Wednesday, January 21, 2009

Articles - Stories | Rahmanum Naanum (Rahman and Me)

Posted by Ram Anand ,Malaysia
I used to feel enraged every time I meet an Indian who does not know or appreciate who A.R. Rahman actually is, as I strongly feel he is a symbol of pride for all the Indians. But now I feel sorry for those who do not know him or ignore him because they are blurred by the view that Indian music is 'all the same, because they only sing and dance'. How gifted are we to live in an era where we can listen to such music by A.R. Rahman which completely uplifts us from all the miseries of the world. I do not want to undermine M S Viswanathan or Ilayaraja for that matter, and what they contributed to Tamil cinema. But here we are talking about the man who revolutionized Indian music totally.

My music with Rahman
To be frank, I wasn't a fan of A.R. Rahman (that is because I hardly listen to music before that) until 2004. I remember sitting in my hometown's old, cranky-seated theatre, where I saw 'Aayudha Ezhuthu' with my cousin. We were supposed to be in our Maths tuition, but we weren't. :) I pretty much guess that was the moment when Rahman made me realize what music is all about. I came in for the show just on time, it started accurately when I sat. And then I can tell you this- I hardly settled on my seat. I didn't open a bottle of water which I wanted to do, nor eat any of the snacks. Just I was there, my eyes on the screen, and I never took it off from it- reminder, only the title credits were running at that time. If any of you would recall the BGM for that title credits, you'd know what I am talking about. There were all kind of sounds- the sound of cars passing by you on a highway, and slowly, a haunting beat builds up, and then there was an instrumental alap, which, probably for the first time in my life, rendered me completely clueless as to how the composer was actually doing those sounds. Just clueless!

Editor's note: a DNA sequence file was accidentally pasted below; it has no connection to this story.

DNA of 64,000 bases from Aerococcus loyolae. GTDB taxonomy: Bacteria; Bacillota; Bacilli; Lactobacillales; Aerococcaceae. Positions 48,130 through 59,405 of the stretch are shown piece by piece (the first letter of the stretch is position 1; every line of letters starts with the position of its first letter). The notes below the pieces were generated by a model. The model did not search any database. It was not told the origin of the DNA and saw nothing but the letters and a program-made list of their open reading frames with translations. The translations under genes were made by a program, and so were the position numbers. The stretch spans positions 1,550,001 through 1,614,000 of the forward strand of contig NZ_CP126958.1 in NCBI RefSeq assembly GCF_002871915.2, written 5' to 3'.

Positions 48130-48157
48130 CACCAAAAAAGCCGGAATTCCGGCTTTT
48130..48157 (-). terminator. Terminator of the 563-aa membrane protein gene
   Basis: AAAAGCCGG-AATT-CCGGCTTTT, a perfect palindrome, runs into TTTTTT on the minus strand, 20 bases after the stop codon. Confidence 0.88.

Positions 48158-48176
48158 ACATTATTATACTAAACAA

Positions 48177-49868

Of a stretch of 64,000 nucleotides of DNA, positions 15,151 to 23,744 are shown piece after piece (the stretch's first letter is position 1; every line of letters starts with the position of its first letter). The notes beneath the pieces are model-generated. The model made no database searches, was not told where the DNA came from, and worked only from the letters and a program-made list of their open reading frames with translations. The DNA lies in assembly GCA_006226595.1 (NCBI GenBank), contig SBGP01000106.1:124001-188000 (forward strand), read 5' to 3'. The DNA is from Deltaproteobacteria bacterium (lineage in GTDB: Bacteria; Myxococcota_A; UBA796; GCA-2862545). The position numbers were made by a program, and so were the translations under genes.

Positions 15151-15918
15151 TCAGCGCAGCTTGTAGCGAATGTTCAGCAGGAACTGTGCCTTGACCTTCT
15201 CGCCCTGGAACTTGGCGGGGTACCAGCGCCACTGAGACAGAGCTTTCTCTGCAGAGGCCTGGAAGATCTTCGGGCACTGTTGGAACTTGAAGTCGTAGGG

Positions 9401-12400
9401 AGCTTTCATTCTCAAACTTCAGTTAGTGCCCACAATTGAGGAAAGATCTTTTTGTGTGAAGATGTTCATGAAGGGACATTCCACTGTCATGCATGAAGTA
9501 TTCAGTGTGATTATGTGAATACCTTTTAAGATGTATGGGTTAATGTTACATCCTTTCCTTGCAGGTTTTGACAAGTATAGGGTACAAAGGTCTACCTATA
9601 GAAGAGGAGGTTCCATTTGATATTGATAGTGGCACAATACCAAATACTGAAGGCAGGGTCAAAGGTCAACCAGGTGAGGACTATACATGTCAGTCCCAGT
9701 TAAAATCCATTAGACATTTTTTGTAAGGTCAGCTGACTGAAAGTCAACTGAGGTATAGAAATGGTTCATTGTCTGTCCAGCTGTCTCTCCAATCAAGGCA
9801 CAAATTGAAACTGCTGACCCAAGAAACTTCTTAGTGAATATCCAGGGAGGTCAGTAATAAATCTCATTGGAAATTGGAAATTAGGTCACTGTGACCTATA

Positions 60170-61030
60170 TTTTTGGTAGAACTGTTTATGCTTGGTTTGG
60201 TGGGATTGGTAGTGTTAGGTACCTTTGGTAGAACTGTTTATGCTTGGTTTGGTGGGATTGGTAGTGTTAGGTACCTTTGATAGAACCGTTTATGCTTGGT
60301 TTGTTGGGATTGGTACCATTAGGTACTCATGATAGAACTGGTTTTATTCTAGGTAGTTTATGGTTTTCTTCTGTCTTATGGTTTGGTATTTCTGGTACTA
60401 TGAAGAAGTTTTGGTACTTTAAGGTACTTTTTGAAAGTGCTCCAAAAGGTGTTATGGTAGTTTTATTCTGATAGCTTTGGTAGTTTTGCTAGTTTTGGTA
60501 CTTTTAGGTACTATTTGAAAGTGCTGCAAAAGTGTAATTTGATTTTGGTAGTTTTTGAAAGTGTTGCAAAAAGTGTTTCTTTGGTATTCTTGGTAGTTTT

When the song 'Sandakozhi' started, I remeber being so amazed that I could clearly hear that Rahman used the sound of a water drop (!) while the song's tempo was slowing down. That goes without saying that AE has been one of the fascinating albums I have listened to in recent times. Then started my journey with ARR. Yes, with him. It is not about listening to a music that was composed by him- but, the music he creates IS A.R. Rahman. It is a fluid expression of the self, a man that doesn't worry himself with the so-called 'commercial viability' of songs, and just simply does what his soul and heart urges him to do. That is why, Rahman leaves his heart and soul intact with the music that he creates. And that is why what stays with you is not just music, but Rahman himself.
My iPod is filled at least 60 per cent by an entire database (almost all) of ARR's compositions to date. And there is one thing I always do when it is a weekend. Considering that I had to wake up early every weekday, every Saturday morning, I'd wake up, wander around a while, fill my empty stomach with some refreshing coffee, pick-up my iPod, tune to my 'ARR Melody' playlist, and then go back to bed, with the earphone well and truly sticking to my ears till I wake up. Around a year ago, I had real trouble finding sleep in the night that I was listening to my iPod and fell asleep later, listening to Rahman songs. I slept 8 hours continuously with ARR's music filling my ears. Not once was it too loud that it disrupts my sleep. It just provides that peaceful slumber that you'd want. And it makes me have good, imaginative dreams too :).
Now I'm a total music buff, and my command of Hindi is approaching 70 per cent in total. Both are because ARR. I was born a Telugu, and only spoke Tamil sparsely till I started listening to ARR's songs since the beggining and I have taken a knack to be able to speak clean Tamil thanks to that. ARR's huge shift to composing in Bollywood in recent years made me listen to his music there as well, and indirectly prompted me watching more Bollywood and now being able to fully understand Hindi, and only lagging that little bit in terms of vocalizing.